I have only mentioned in this dissection such new discoveries as we were able to make, and have not taken

any notice of those parts which seem to be met with in common heads. As for the skull, the face, and indeed the whole outward shape and figure of the head, we could not discover any difference from what we observe in the heads of other men. We were informed, that the person to whom this head belonged, had passed for a man above five and thirty years ; during which time he eat and drank like other people, dressed well, talked loud, laughed frequently, and on particular occasions had acquitted himself tolerably at a ball or an assembly; to which one of the company added, that a certain knot of ladies took him for a wit. He was cut off in the flower of his age by the blow of a paring-shovel, having been surprised by an eminent citizen, as he was tendering some civilities to his wife.

When he had thoroughly examined this head, with all its apartments, and its several kinds of fur

niture, we put up the brain, such as it was, into its proper place, and laid it aside under a broad piece of scarlet cloth, in order to be prepared, and kept in a great repository of dissections ; our operator telling us that the preparation would not be so difficult as that of another brain, for that he had observed several of the little pipes and tubes which ran through the brain were already filled with a kind of mercurial substance, which he looked upon to be true quicksilver.

He applied himself in the next place to the coquette's heart, which he likewise laid open with great dexterity. There occurred to us many particularities in this dissection; but being unwilling to burthen my reader's memory too much, I shall reserve this subject for the speculation of another day.


No 276. WEDNESDAY, JANUARY 16, 1711-12.

Errori nomen virtus posuisset honestum.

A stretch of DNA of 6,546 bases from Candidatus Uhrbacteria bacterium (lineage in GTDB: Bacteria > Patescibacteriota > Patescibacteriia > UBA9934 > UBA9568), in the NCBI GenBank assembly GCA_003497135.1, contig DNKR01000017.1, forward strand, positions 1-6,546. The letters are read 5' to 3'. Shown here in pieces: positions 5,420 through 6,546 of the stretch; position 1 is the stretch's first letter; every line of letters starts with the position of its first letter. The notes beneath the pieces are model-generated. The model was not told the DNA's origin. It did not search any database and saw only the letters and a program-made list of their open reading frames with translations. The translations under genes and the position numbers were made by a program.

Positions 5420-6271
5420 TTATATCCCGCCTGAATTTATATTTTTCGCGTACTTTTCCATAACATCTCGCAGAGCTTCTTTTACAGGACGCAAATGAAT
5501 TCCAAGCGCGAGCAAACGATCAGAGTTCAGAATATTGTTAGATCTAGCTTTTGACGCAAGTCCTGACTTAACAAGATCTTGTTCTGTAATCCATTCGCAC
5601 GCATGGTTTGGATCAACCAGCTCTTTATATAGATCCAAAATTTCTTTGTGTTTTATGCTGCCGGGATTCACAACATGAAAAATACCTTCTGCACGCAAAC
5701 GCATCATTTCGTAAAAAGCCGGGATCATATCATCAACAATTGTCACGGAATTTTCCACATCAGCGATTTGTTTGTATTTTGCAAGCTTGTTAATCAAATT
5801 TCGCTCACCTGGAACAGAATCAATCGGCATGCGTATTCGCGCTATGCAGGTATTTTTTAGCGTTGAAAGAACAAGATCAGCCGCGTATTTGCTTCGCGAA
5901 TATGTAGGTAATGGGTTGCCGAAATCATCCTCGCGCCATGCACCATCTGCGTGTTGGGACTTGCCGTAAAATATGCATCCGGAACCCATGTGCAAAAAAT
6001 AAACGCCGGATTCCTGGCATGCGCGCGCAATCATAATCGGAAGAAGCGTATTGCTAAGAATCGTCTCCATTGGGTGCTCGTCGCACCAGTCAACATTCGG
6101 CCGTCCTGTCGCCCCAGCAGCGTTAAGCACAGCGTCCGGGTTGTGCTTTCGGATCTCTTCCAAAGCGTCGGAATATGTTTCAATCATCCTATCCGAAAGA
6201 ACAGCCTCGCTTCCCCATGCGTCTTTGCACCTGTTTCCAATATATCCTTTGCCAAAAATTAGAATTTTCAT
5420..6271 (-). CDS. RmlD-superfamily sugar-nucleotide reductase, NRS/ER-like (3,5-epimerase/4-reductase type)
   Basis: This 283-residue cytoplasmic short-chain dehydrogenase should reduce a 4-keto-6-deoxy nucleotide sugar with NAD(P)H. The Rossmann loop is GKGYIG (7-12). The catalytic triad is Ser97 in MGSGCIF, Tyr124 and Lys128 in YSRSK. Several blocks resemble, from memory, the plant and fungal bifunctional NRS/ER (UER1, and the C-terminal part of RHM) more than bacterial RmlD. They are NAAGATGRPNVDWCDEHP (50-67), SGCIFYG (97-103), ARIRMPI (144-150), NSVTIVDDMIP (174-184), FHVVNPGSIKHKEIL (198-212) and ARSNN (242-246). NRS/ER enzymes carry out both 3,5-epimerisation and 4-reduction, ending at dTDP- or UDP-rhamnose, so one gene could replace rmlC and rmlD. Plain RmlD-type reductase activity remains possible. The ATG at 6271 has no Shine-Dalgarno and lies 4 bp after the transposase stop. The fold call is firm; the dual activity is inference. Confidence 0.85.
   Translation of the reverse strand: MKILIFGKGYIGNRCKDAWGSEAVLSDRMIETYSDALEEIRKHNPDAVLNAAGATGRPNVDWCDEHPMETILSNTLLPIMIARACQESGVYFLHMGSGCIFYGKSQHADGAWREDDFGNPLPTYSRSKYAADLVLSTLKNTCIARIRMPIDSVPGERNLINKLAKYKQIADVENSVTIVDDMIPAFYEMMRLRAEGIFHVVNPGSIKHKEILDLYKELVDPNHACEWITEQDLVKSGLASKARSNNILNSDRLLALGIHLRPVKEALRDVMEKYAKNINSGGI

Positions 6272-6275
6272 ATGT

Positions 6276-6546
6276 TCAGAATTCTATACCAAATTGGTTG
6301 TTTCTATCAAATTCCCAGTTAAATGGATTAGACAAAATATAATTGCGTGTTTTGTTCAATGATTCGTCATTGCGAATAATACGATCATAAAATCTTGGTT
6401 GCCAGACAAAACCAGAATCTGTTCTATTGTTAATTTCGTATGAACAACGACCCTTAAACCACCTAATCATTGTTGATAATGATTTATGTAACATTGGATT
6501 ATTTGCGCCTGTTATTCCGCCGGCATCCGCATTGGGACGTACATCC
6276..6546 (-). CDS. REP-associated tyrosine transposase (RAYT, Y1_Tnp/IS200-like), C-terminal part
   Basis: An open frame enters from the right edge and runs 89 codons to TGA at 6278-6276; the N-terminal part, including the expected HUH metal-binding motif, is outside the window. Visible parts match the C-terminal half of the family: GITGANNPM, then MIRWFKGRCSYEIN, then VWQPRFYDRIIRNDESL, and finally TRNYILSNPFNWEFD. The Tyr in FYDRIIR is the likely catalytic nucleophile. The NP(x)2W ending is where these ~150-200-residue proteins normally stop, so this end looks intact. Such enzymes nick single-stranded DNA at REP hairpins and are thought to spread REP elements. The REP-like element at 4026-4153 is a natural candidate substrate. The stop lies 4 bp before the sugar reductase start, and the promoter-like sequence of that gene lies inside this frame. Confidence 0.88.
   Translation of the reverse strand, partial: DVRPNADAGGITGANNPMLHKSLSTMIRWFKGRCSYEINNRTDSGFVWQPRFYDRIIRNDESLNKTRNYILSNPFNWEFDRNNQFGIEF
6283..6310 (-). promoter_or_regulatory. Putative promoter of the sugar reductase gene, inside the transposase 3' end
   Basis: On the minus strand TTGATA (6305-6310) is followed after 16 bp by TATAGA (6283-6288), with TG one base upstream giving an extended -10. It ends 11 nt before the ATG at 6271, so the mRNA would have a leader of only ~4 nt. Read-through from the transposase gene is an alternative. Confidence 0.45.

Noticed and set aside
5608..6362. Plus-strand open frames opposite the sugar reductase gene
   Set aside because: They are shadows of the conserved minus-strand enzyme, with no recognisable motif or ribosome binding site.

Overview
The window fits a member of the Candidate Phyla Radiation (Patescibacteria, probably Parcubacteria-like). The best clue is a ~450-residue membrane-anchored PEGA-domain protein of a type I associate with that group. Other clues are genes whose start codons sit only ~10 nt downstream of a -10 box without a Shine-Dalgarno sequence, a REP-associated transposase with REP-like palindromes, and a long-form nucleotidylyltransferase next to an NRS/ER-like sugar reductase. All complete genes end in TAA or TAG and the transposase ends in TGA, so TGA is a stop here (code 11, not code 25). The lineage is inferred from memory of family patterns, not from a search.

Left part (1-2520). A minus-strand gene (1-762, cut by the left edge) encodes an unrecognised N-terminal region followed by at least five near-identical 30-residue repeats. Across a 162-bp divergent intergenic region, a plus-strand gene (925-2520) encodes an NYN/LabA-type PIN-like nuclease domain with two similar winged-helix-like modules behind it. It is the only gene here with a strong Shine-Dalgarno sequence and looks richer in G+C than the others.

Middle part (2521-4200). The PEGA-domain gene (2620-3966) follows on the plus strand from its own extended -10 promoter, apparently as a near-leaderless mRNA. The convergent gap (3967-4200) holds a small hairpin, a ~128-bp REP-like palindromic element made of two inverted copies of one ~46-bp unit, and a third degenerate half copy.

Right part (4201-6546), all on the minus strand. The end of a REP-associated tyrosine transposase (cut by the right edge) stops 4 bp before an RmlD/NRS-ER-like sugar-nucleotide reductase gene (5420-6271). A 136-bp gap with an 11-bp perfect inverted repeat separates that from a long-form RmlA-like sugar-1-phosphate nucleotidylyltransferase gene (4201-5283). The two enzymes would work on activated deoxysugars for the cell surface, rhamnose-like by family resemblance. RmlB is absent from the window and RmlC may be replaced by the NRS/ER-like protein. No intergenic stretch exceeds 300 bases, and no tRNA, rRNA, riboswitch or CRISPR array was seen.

Hor. 1 Sat. iji. 42.

Misconduct screen'd behind a specious name.

"MR. SPECTATOR, 'I HOPE you have philosophy enough to be capable of hearing the mention of your faults. Your papers which regard the fallen part of the fair sex are, I think, written with an indelicacy which makes them unworthy to be inserted in the writings of a moralist who knows the world. I cannot allow that you are at liberty to observe upon the actions of mankind

with the freedom which you seem to resolve upon; at least if you do so, you should take along with you the distinction of manners of the world, according to the quality and way of life of the persons concerned. A man of breeding speaks of even misfortụne among ladies, without giving it the most terrible aspect it can bear; and this tenderness towards them is much more to be preserved when you speak of vices. All mankind are so far related, that care is to be taken in things to which all are liable, you do not mention what concerns one in terms which shall disgust another. Thus to tell a rich man of the indi. gence of a kinsman of his, or abruptly to inform a virtuous woman of the lapse of one who until then was in the same degree of esteem with herself, is a kind of involving each of them in some participation of those disadvantages. It is therefore expected from every wr

to treat his argument in such a manner, as is most proper to entertain the sort of readers to whom his discourse is directed.

It is not necessary when you write to the tea-table, that you should draw vices which carry all the horror of shame and contempt: if you paint an impertinent self-love, an artful glance, an assumed complexion, you say all which you ought to suppose they can be possibly guilty of When you talk with this limitation, you behave yourself so as that you may expect others in conversation may second your raillery; but when you do it in a style which every body else forbears in respect to their quality, they have an easy remedy in forbearing to read you, and hearing no more of their faults. Ă man that is now and then guilty of an intemperance is not to be called a drunkard, but the rule of polite raillery is to speak of a man's faults as if you loved him. Of this nature is what was said by Cæsar: when one was railing with an uncourtly vehemence, and